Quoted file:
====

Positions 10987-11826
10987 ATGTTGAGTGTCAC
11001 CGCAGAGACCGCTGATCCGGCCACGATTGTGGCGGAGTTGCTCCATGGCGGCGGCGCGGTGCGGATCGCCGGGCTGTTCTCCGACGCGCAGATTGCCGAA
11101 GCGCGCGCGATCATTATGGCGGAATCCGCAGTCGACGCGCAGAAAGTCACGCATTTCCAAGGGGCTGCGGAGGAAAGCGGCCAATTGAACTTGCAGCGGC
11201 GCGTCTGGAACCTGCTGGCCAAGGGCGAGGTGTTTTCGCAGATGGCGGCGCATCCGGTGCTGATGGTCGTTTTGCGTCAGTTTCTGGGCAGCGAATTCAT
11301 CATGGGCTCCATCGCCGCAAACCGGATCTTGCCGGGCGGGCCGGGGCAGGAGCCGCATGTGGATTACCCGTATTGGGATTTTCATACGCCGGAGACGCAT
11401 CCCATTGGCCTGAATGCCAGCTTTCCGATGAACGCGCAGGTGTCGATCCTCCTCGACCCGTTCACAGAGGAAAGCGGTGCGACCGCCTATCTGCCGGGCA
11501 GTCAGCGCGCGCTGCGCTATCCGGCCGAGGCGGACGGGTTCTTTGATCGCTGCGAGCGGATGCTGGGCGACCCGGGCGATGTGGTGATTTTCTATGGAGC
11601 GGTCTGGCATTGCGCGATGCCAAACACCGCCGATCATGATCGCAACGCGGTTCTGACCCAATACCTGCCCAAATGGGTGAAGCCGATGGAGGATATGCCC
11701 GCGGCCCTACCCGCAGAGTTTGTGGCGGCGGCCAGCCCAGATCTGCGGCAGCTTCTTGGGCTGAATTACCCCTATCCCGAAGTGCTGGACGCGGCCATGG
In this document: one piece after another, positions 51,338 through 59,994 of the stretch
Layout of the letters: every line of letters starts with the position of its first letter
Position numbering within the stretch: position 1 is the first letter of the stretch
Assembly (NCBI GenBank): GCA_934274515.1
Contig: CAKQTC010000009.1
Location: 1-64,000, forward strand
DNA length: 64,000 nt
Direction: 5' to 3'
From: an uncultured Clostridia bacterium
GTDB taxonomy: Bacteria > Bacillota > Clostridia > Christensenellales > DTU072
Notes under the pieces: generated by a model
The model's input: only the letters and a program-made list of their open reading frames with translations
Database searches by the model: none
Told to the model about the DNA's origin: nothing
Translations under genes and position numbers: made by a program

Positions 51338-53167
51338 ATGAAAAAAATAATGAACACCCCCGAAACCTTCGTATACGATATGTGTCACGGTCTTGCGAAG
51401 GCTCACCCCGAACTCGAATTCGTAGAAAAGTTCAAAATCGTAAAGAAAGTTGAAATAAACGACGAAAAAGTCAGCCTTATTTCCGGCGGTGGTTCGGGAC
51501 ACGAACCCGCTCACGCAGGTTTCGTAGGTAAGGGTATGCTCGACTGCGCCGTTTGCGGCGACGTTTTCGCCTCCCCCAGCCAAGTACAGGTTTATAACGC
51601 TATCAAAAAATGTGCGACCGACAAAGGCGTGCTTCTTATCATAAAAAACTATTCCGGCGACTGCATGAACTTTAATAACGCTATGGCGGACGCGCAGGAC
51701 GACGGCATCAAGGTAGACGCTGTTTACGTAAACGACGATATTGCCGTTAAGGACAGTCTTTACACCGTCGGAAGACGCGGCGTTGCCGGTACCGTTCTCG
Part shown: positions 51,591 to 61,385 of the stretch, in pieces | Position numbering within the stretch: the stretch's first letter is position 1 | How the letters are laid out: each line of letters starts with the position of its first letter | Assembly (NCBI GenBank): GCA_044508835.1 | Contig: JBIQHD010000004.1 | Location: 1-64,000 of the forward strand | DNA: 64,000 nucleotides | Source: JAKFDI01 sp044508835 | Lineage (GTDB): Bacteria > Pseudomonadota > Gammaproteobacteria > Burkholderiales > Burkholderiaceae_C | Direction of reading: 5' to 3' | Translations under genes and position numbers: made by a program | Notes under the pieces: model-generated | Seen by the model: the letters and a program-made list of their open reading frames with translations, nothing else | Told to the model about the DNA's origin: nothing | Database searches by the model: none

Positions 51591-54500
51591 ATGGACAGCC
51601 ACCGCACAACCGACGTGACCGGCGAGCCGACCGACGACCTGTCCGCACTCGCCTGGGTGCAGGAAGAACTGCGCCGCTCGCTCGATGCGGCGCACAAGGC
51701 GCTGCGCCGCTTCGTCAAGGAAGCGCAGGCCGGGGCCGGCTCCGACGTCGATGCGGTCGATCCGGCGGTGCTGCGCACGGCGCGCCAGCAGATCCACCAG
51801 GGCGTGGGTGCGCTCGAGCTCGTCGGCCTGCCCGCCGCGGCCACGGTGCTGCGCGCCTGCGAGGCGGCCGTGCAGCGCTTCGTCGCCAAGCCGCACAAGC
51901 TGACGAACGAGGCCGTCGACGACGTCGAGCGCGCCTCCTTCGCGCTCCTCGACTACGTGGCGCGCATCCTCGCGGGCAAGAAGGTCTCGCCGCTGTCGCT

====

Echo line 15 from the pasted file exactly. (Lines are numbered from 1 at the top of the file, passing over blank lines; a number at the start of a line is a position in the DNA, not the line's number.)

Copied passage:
Contig: CAKQTC010000009.1